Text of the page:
• create a fake import that will override the dependency import, e.g.:
try:
    sys.modules['sklearn.externals.six'] = __import__('six')
    sys.modules['sklearn.externals.joblib'] = __import__('joblib')
    import hdbscan
except ImportError:
    import hdbscan

If there's no import error, standalone six and joblib will be used. Otherwise, e.g. if a user hasn't installed six or joblib, the program will still work (because it loads both modules from sklearn.externals), but it will show the depreciation warning.

2
  • 1
    Yeah, makes sense! So if I have some package that uses another package, that gives warning, I cannot suppress it, right? Except if I import this another package first.
    – devforfu
    Commented Jun 8, 2019 at 18:22
  • 1
    In this case, you would add the some package that loads another package to the code block above. This is what I did: in my case, hdbscan was importing sklearn and I tried to get rid of the check_pickle warning. So I added hdbscan (not sklearn, which is not a direct dependency in my package)
    – Alex
    Commented Jun 9, 2019 at 4:08
6

Interesting enough, that even following @Alex's advice, I still have warnings output, like this:

import warnings
with warnings.catch_warnings():
    warnings.simplefilter('ignore', category=DeprecationWarning)
    from sklearn.externals.joblib import Parallel, delayed

def main():
    xs = Parallel()(delayed(lambda x: x**2)(i) for i in range(1, 6))
    print(sum(xs))

if __name__ == '__main__':
    main()

# $ python -W ignore example.py
# [...]
# DeprecationWarning: the imp module is deprecated in favour of importlib; 
# see the module's documentation for alternative uses
#  import imp
# 55

So eventually, I decided to do it in a very hacky way and disable all warnings because I am bit tired of looking for a proper way to deal with them. (Not only for this library, but for many others that seem to be very eager about bombarding you with non-suppressible warnings).

import warnings
def noop(*args, **kargs): pass
warnings.warn = noop
from sklearn.externals.joblib import Parallel, delayed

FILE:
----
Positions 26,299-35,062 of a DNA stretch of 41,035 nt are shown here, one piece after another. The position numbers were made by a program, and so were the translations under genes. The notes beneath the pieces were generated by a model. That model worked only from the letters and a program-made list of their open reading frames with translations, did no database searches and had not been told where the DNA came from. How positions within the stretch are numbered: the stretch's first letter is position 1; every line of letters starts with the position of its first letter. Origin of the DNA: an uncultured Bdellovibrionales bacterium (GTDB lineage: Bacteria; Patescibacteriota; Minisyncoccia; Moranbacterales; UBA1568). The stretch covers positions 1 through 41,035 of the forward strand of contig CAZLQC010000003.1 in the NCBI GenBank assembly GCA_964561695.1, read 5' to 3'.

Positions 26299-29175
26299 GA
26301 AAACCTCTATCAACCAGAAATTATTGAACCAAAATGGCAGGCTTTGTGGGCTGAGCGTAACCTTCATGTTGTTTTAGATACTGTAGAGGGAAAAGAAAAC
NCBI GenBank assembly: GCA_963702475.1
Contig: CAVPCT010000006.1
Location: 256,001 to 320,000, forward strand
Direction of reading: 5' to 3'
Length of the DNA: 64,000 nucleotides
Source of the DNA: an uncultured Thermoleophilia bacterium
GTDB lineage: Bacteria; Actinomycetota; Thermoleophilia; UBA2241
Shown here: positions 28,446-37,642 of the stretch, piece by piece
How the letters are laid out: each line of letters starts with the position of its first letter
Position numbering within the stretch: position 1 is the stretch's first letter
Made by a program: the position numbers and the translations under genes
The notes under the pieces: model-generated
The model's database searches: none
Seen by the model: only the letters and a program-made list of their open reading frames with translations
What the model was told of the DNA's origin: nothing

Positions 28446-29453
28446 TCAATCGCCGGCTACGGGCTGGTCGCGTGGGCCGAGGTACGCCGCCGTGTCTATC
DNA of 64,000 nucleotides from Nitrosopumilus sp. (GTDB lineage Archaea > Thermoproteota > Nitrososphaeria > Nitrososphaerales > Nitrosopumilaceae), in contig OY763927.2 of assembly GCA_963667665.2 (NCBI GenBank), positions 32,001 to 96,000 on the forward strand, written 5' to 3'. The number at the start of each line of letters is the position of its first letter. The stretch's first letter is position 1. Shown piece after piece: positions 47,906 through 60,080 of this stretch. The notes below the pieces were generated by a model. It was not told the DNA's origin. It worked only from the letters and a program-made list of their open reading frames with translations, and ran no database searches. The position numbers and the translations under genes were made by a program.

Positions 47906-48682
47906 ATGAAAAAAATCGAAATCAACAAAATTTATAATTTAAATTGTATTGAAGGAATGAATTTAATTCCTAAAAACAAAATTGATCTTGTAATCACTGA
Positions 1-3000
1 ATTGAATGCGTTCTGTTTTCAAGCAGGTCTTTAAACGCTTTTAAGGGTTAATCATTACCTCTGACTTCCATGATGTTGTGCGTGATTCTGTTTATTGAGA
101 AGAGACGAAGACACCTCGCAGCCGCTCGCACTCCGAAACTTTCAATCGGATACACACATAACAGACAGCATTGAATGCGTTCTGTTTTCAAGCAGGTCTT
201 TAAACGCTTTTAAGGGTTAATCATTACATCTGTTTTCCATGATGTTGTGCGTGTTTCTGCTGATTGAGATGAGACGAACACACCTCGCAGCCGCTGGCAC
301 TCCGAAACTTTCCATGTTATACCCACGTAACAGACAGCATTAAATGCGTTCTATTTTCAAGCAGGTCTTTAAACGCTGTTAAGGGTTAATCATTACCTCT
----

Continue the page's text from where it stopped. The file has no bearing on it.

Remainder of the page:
def main():
    xs = Parallel()(delayed(lambda x: x**2)(i) for i in range(1, 6))
    print(sum(xs))

if __name__ == '__main__':
    main()

If I use @Alex's advice wrongly or some of you have a better solution, I would be glad to accept it as an answer.


Update 1

Ok, it seems that it is pretty hard to influence the warnings, raised somewhere internally in the package. So probably the most simple thing would be to just replace warnings.warn with noop, or maybe somehow import the internal dependencies in advance and suppress them with a context manager.


Update 2

Some time ago, I found one more possible way to deal with warnings. You can redirect them into logging. In case no logger is explicitly configured, these warnings are essentially suppressed. It works for Jupyter and some libraries I've tested.

import logging
logging.captureWarnings(True)
5
  • did you check that you're really using Parallel from sklearn? As far as I know, it was excluded from sklearn in newer versions and is maintained as a separate package now
    – Alex
    Commented Jun 6, 2019 at 10:53
  • @Alex hey, thank you for the response! The code I've shown above is an exact snippet I am using. If you would like, you can save it to export.py and see that it uses Parallel from sklearn but still shows the warning. By the way, when I am using your code, I still get the warning when trying to import hdbscan :) Not sure why it happens. Probably some versions of sklearn import the joblib internally somewhere and therefore my context managers have no effect.
    – devforfu
    Commented Jun 8, 2019 at 18:21
  • 1
    Not sure, but a possible explanation could be this issue for sklearn, which seems to mess with the parent warnings.filterwarnings settings
    – Alex
    Commented Jun 9, 2019 at 4:15
  • 1
    Update 2 successfully suppressed deprecation warnings for older versions of hvac Commented Jun 24, 2021 at 14:26
  • Update 2 successfully worked for me, to suppress all deprecation warnings when moving from python 3.8 into python 3.10 with numpy and scipy.
    – Santiago
    Commented Apr 13 at 8:31